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  1. #1
    Registered User Semi Pro Member

    Denied Approval on Secured Card? Try This

    If you've ever been rejected for a secure credit card where you need to pony up a deposit to cover potential losses it can really sting. It's not too hard to understand because you are only putting up a 25-50% security deposit in case you fall on hard times. However, it's a company policy on who they will lend to based on the applicant's credit.

    The first thing you should do is review your credit report for any potential inaccuracies like a collection debt that should not be there; like those from a doctor or cell phone company. Tackle that debt and request a removal if you are right and they are wrong.

    The second thing is to apply for a 100% secured loan that reports to the bureaus. How that works is you will have a small installment loan that is repaid over time and secured by your savings account.
    Last edited by Frank C; 07-07-2015 at 07:58 AM. Reason: typo

  2. Denied Approval on Secured Card?  Try This
  3. #2
    Good tips that are useful for anyone in that situation. Hopefully your message will reach someone and make their financial situation better.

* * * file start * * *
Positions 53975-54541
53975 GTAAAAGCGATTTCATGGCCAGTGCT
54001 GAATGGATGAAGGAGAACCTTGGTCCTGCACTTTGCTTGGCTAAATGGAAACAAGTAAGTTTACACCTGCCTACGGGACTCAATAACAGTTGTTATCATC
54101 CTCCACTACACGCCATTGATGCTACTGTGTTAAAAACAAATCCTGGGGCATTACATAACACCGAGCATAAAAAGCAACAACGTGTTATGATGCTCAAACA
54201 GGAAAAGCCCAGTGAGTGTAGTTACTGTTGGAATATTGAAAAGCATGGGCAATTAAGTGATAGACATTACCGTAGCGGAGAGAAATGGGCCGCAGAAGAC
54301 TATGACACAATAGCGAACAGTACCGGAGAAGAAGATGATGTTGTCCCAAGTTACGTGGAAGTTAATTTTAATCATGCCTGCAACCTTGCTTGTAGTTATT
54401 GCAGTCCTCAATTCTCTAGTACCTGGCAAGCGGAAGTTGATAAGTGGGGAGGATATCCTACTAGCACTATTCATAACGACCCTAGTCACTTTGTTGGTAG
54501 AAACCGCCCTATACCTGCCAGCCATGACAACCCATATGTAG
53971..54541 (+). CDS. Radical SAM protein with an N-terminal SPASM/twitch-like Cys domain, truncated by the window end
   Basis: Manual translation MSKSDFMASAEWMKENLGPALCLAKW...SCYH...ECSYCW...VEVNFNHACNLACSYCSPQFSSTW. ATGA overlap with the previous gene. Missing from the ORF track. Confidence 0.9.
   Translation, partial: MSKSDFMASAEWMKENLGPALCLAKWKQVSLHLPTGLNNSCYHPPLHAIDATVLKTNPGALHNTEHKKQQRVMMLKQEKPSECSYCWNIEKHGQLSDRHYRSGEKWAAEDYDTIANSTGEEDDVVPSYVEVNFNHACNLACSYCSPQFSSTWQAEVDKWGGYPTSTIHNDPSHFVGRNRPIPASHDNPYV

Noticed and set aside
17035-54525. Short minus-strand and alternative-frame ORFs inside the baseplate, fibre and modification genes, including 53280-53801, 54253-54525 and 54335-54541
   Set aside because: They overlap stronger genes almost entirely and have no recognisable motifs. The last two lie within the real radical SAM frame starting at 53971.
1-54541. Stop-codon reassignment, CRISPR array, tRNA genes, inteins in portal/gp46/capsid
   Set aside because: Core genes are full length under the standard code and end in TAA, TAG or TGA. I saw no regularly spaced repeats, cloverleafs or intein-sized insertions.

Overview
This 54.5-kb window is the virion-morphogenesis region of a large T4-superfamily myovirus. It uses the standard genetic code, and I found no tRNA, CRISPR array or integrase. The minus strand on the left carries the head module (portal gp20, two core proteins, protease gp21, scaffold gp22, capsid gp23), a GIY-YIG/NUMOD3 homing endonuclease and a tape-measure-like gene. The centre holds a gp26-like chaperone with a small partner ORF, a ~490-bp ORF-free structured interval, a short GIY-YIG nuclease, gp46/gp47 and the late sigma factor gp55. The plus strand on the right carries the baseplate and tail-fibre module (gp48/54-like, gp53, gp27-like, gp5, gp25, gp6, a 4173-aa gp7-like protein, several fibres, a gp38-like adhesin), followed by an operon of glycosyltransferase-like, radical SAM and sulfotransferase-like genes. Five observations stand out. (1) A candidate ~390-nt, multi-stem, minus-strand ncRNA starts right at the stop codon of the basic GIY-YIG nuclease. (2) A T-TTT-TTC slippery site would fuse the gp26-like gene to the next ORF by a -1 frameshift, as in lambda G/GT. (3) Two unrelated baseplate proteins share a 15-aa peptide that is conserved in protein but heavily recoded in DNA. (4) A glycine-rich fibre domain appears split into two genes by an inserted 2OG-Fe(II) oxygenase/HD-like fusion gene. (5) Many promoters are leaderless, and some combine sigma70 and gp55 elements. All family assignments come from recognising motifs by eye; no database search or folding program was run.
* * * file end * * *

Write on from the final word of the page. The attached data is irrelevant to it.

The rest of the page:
4. #3
    Registered User Senior Member
    You'd really have to have some really bad credit to be denied a secured credit card. Your cash money is backing up what you spend which makes it odd that you'd be denied.

  5. #4
    Registered User Semi Pro Member
    Bankruptcy and major collections could be the triggers where you are not approved but I'd have to agree with you that if you put up the money for what you charge as a deposit, it is in effect a debit card.

  6. #5
    Registered User Semi Pro Member
    Some secured cards don't make ypu put up all the money. Maybe aorund 75% after you've been a good customer but at first it is usually 100% from what I recall.

  7. #6
    Registered User Senior Member
    Just remember that with secured cards, you still need to pay your bills every month. The card company will not automatically debit your security deposit. In fact, their goal is to have you leave that security deposit up the entire time.

    And some secured cards don't provide a grace period - they start charging interest from the date of the transaction, regardless of whether you pay your bill in full and on time. Stay away from those cards!

    One final note: secured credit cards usually have fairy high interest rates, even with the security deposit. So try to pay in full every month.

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